Even though it appears that my short-term forecast happened to work out, I want to be perfectly clear that I am not writing to boast or more plainly to suggest: "look at me, I'm an utility sector psychic!" In reality, I am writing for the exact opposite reason. I'm writing to suggest that I could have just as easily been incorrect about my utility sector prediction during 2012. Let's use Chuck Carnevale's exceedingly useful F.A.S.T. Graph tool to better illustrate this point:

(click to enlarge)

Above, we see the 15-year chart for Consolidated Edison. While I could have selected any of the previously mentioned utility stocks to demonstrate my point, I selected ED because it happened to have the largest total gain in 2011 and consequently, the largest decline thus far in 2012. With the F.A.S.T. graph tool, we find potential overvaluation when the black price line is above the orange line and accordingly, potential undervaluation when the price line is below the orange line. The idea is that over the long-term, price and earnings should correlate rather nicely. In fact, with just this one chart, we can eyeball the reasonableness of this fundamental assumption. So when we look to 2011, we do in fact see a sign that Consolidated Edison might have been trading slightly above a historical norm. Actually, the F.A.S.T. tool even "suggested" a more reasonable price of $53.85 for the start of 2012 rather than the $60.58 that ED was trading at in the beginning of the year.

Today, we see that the ED price and relative earnings multiple have come back towards a "more reasonable" range. But I wasn't looking to point out this short-term price convergence. Rather, I wanted to mention that it wouldn't have been inconceivable for the price of Consolidated Edison to remain above its long-term multiple for a couple of years, much like it remained below the orange line during the early 2000s. That is, even though a company might seem to be momentarily overvalued, this does not necessarily indicate that the market will immediately reflect this. Furthermore, the company's earnings could eventually "catch up" to the current share price such that your short-term prediction might never come to fruition.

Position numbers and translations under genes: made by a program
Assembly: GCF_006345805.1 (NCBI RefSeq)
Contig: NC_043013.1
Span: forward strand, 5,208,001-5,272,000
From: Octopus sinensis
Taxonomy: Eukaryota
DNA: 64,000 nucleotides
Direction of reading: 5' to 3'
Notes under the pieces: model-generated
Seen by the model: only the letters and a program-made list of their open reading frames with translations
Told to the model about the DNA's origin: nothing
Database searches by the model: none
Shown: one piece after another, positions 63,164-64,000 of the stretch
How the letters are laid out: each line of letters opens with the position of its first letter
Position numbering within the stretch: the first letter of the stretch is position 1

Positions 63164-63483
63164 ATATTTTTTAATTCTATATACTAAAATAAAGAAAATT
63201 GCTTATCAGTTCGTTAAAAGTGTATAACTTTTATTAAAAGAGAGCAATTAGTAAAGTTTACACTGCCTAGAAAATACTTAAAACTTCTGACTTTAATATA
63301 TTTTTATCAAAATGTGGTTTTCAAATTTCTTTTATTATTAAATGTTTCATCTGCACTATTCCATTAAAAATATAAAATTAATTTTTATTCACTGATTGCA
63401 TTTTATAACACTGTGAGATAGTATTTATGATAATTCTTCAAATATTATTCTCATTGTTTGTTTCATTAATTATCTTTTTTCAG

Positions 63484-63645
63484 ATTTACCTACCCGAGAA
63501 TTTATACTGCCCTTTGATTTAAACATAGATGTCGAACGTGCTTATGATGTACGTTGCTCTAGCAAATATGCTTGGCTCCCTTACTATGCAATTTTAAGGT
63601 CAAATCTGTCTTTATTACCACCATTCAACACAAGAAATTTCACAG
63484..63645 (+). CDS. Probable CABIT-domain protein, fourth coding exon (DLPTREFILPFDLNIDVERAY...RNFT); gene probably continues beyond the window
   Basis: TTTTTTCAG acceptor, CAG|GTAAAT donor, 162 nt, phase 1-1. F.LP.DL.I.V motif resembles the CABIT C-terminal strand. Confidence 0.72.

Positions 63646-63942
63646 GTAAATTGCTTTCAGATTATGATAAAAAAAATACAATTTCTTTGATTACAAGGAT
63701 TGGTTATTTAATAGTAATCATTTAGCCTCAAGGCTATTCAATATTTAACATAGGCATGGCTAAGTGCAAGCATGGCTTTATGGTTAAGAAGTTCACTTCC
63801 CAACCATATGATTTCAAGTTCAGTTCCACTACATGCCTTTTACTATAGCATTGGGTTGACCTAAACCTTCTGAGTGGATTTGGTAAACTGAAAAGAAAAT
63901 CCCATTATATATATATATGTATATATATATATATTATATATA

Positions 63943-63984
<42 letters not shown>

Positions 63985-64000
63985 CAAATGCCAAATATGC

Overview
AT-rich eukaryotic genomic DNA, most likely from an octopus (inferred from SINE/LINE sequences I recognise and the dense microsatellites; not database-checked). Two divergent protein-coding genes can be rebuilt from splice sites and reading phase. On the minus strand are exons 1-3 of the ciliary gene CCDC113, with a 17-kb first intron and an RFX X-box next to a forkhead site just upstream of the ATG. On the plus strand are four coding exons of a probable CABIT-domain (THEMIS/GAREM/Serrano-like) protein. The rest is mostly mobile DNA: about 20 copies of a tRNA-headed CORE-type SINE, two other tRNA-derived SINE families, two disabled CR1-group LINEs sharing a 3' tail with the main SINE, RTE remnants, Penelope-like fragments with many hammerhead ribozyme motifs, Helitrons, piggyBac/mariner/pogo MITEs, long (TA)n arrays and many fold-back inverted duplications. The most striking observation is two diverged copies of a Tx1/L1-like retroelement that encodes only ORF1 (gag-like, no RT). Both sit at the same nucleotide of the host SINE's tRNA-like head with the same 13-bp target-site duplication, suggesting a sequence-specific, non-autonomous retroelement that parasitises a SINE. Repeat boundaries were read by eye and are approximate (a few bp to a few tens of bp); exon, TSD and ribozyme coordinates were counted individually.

My summing point in this discussion is that one should take caution with their predictions, especially in the short-term. In effect, even though it turned out to be sensible and correct, I should have been more cautious about my utility sector prediction back in January. Despite how certain one might feel about a situation, the market can over or undervalue a security for a lengthy bit of time. A secondary example of both these scenarios comes from Cisco Systems (CSCO) with regard to overvaluation during the tech bubble and potential undervaluation today:

(click to enlarge)

My lasting emphasis is this: one should consider their investment decisions with regard to their respective impact on your personal goals, along with the reasoned probabilities of your desired outcomes. And while it might be true that it would not have been particularly prudent to speculate that utility stocks would perform as well in 2012 as they did in 2011, that is not to say that it would have been impossible. In fact, even if you took this information into consideration, there might have been other reasons to hold such securities in the framework of a long-term mindset. Within the ideology of "practicing what I preach," my pledge to you, for better or for worse, is no more short-term price predictions.

Source: Proceed With Caution In Developing Short-Term Forecasts